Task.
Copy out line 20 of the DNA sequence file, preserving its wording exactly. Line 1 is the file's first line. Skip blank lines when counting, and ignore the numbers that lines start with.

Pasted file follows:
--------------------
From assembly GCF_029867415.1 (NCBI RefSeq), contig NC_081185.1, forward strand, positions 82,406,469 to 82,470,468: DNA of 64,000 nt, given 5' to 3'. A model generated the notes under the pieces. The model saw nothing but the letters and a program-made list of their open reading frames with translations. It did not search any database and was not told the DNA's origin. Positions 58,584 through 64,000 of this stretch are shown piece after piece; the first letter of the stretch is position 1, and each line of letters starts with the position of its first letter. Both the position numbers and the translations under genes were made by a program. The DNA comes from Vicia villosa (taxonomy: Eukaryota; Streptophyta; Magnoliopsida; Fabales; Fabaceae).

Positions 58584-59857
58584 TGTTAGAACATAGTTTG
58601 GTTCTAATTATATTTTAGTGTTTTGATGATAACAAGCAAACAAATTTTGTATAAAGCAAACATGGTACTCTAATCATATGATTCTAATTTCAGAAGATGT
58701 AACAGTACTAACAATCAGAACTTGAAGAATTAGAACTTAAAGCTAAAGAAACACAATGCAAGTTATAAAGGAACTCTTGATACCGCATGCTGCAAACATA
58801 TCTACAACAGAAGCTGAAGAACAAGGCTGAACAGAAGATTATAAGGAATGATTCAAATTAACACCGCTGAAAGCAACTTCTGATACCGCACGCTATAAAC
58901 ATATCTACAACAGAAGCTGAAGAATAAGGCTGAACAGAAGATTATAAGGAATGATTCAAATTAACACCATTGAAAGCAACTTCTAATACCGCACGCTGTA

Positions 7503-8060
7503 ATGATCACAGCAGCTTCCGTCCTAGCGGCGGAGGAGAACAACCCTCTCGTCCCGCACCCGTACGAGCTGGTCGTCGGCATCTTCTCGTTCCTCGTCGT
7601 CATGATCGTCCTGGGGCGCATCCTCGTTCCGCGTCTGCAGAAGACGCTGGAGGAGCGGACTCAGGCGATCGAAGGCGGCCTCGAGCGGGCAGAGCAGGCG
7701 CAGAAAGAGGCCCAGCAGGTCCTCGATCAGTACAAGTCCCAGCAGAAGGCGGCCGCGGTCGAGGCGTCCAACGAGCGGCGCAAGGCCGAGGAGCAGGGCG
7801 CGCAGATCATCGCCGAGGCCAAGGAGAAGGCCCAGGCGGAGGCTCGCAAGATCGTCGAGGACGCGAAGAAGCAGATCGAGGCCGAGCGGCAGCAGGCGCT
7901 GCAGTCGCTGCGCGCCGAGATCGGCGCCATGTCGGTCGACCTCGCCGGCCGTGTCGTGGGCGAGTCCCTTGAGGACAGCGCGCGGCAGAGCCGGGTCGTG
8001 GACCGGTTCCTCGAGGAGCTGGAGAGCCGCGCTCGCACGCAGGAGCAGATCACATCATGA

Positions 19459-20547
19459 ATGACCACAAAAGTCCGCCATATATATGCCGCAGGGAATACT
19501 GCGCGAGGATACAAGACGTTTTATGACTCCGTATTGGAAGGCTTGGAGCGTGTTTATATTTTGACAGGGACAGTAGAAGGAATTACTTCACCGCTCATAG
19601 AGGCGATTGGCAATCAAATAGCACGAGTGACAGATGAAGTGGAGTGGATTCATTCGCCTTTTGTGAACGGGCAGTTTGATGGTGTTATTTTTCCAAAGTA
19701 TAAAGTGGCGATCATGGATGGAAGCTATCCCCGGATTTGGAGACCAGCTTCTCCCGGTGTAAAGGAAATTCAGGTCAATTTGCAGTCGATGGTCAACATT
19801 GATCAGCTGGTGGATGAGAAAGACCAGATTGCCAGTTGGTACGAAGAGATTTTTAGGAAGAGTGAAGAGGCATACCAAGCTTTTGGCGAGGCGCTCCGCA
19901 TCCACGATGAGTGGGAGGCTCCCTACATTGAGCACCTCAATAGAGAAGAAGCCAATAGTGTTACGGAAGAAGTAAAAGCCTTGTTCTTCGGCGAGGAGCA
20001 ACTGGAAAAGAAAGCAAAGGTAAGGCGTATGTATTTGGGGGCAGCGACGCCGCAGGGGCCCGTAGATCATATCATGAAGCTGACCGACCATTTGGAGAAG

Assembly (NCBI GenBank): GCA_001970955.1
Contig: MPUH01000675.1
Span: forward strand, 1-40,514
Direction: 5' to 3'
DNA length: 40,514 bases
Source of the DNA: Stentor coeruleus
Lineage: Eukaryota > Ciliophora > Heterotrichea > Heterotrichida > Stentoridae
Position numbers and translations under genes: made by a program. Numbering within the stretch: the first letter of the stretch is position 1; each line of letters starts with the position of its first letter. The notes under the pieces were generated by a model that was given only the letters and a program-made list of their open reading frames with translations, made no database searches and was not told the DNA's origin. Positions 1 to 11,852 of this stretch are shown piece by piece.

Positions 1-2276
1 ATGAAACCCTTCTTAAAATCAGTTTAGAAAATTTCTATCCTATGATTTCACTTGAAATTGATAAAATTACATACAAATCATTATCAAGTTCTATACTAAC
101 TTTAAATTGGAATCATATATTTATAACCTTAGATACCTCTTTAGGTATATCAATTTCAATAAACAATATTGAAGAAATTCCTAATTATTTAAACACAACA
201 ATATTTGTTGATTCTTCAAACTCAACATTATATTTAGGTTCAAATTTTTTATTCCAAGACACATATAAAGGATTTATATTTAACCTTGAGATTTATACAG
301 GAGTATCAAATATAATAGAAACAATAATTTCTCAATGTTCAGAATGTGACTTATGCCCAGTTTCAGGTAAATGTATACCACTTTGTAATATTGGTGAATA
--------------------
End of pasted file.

19801 GATCAGCTGGTGGATGAGAAAGACCAGATTGCCAGTTGGTACGAAGAGATTTTTAGGAAGAGTGAAGAGGCATACCAAGCTTTTGGCGAGGCGCTCCGCA